With very few new antibiotics that have developed in recent years, health care agencies say that their responsible use is absolutely critical to human health.
The Ministry of Health, PHARMAC, ACC, Health Quality and Safety Commission and the Council for Medical College's Wisely campaign support the World Antibiotic Awareness Week 2018 ongoing.
Dr Sally Roberts, clinical leader of the Commission's infection prevention and control program, said that the time to develop new antibiotics combined with lack of drug company incentives to produce them means antibiotic resistance – when bacteria are exposed to an antibiotic and change to resist its effects – is an increasing threat .
"The time frame for developing a new antibiotic is 10-15 years and it is not very profitable for companies because antibiotics are usually used for short courses. As a result, the antibiotic line has decreased.
"With antibiotic resistance in global growth, it is important to preserve the remaining antibiotics we have. They need to be treated as valuable goods and not inseparably used when they are not necessary.
"To avoid infections primarily reduces the amount of antibiotics that must be used, which reduces the ability for bacteria to resist them. The best way to avoid infections is to clean your hands regularly and carefully."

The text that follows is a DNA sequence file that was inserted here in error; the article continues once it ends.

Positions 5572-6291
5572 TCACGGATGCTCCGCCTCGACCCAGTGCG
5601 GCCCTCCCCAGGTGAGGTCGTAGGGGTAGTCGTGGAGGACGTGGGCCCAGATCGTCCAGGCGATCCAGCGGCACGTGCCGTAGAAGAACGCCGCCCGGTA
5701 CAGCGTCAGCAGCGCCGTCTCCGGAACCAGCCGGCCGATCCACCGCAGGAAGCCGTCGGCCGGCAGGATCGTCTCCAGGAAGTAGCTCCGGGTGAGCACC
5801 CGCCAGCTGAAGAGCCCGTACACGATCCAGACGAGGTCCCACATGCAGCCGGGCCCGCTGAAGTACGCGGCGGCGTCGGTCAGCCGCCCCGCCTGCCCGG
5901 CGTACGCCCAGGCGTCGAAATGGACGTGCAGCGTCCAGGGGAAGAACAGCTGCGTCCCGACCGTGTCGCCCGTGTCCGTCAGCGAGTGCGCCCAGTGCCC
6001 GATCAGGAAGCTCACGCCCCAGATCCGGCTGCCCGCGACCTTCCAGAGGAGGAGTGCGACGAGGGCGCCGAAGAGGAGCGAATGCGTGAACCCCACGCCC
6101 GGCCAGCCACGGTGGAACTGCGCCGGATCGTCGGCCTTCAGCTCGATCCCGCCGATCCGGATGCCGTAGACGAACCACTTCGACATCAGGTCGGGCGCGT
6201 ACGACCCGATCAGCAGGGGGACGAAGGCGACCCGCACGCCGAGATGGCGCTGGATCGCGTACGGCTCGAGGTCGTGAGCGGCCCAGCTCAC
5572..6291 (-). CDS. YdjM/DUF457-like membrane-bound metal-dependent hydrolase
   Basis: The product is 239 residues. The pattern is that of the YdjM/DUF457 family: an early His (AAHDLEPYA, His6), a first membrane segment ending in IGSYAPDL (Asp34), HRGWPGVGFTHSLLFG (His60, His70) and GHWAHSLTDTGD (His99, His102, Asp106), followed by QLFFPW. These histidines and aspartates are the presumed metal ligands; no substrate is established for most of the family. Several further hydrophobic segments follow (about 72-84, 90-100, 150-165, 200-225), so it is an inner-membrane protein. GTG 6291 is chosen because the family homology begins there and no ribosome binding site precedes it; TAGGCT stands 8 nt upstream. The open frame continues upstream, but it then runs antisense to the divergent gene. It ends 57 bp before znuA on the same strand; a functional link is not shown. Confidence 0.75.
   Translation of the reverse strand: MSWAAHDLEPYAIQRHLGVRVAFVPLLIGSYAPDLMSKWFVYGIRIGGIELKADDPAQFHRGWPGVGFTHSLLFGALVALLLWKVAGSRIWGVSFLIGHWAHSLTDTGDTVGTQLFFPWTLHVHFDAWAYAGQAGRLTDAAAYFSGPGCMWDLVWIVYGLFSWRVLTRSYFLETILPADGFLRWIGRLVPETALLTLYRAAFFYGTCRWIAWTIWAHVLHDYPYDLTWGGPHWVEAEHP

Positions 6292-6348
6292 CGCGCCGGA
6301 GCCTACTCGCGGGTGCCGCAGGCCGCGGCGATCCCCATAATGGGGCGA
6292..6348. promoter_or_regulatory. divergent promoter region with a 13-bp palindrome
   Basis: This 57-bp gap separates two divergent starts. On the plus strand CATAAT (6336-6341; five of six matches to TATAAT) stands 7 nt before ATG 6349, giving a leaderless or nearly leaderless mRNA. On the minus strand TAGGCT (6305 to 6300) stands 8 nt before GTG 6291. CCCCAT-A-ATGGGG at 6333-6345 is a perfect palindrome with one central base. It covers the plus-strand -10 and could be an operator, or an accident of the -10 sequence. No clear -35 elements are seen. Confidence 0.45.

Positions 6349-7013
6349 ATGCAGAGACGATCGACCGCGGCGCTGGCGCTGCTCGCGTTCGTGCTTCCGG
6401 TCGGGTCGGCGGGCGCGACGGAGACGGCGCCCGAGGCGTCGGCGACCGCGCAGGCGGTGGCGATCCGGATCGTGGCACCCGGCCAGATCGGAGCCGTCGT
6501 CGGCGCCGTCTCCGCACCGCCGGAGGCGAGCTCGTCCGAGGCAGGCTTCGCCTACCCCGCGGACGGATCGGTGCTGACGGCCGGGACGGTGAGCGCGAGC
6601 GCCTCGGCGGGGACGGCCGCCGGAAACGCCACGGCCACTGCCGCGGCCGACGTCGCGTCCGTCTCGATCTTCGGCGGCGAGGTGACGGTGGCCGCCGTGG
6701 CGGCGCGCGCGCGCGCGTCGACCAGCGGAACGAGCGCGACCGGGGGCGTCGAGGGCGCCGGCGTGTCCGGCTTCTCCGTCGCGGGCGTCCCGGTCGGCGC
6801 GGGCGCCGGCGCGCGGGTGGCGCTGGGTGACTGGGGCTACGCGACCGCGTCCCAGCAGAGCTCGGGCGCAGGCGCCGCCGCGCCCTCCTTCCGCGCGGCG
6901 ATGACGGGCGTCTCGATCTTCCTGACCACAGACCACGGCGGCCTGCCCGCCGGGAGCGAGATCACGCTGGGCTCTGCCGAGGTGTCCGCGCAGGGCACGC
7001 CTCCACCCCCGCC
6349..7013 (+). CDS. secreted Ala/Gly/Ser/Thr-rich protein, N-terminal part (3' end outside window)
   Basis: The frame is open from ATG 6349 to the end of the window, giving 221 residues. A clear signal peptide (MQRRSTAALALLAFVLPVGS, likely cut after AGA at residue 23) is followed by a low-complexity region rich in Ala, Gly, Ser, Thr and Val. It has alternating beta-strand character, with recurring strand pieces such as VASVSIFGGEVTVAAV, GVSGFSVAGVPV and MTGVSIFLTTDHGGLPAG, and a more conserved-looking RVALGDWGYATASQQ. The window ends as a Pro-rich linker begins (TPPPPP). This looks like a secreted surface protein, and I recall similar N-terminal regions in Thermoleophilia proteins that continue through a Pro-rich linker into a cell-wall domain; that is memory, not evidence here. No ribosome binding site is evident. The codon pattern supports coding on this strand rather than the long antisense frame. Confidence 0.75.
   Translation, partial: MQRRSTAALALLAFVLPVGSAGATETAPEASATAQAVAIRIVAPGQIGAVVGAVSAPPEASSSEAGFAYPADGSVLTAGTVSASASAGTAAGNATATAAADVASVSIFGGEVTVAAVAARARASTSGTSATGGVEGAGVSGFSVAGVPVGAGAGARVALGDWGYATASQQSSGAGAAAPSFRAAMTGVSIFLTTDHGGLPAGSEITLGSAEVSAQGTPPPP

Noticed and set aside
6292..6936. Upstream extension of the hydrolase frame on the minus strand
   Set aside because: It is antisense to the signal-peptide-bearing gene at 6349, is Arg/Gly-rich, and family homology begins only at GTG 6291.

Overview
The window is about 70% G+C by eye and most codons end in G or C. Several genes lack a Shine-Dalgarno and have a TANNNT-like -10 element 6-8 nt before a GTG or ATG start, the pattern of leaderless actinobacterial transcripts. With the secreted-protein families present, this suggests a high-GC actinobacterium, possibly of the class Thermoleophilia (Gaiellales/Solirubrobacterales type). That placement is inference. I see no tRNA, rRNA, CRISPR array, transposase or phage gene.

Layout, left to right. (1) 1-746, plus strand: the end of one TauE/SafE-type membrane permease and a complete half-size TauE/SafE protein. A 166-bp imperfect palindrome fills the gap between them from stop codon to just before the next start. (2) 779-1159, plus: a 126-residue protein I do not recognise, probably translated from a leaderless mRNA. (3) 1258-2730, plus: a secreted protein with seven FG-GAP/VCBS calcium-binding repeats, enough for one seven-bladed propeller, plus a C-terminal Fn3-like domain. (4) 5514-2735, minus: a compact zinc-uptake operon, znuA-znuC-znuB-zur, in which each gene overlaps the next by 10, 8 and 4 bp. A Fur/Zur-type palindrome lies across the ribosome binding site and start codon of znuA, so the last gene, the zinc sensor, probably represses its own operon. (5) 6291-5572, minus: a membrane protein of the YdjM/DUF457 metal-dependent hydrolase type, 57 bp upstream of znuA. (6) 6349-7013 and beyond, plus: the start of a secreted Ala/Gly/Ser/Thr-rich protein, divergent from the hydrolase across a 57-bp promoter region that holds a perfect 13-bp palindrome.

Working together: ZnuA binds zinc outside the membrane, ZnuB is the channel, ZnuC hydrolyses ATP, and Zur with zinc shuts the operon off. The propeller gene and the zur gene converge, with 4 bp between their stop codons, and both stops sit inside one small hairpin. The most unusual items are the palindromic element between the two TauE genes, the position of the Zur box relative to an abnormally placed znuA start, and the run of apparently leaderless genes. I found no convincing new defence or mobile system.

PHARMAC Medical Director, John Wyeth, says that antibiotics are not always the best treatment for some common infections, and it is important to know occasionally not to take them.
"Colds and flu can not be solved by antibiotics because they are caused by viruses, not bacteria. Antibiotics also do not help most ear infections get better faster.
"Your doctor will tell you if antibiotics are the right treatment for you. Trust their advice and do not expect antibiotics every time." We must all help keep antibiotics functioning. "
Dr Derek Sherwood from the Choosing Wisely campaign says an increasing number of infections, such as pneumonia, tuberculosis and gonorrhea, become increasingly difficult to treat because the antibiotics used to treat them become less effective.
Antibioticsists lead to longer hospital stays, higher medical costs and increased mortality.
Choosing the Wisely website has a number of resources for consumers with information about when antibiotics are not needed and options for treating common diseases.
Dr Caroline McElnay, Public Health Officer at the Ministry of Health, says it is important to have a coherent response to dealing with antibiotic resistance.
"Health agencies cooperate with other important stakeholders, especially the Ministry of Primary Industries and Organizations in the Agricultural Sector.
"This collaboration means that antibiotic resistance is more than just a health problem and has the potential to affect so many areas of our lives, including agriculture and food production.
"By working with partners across New Zealand and around the world, we make sure New Zealand is well-equipped to deal with antibiotic resistance," said Dr. McElnay.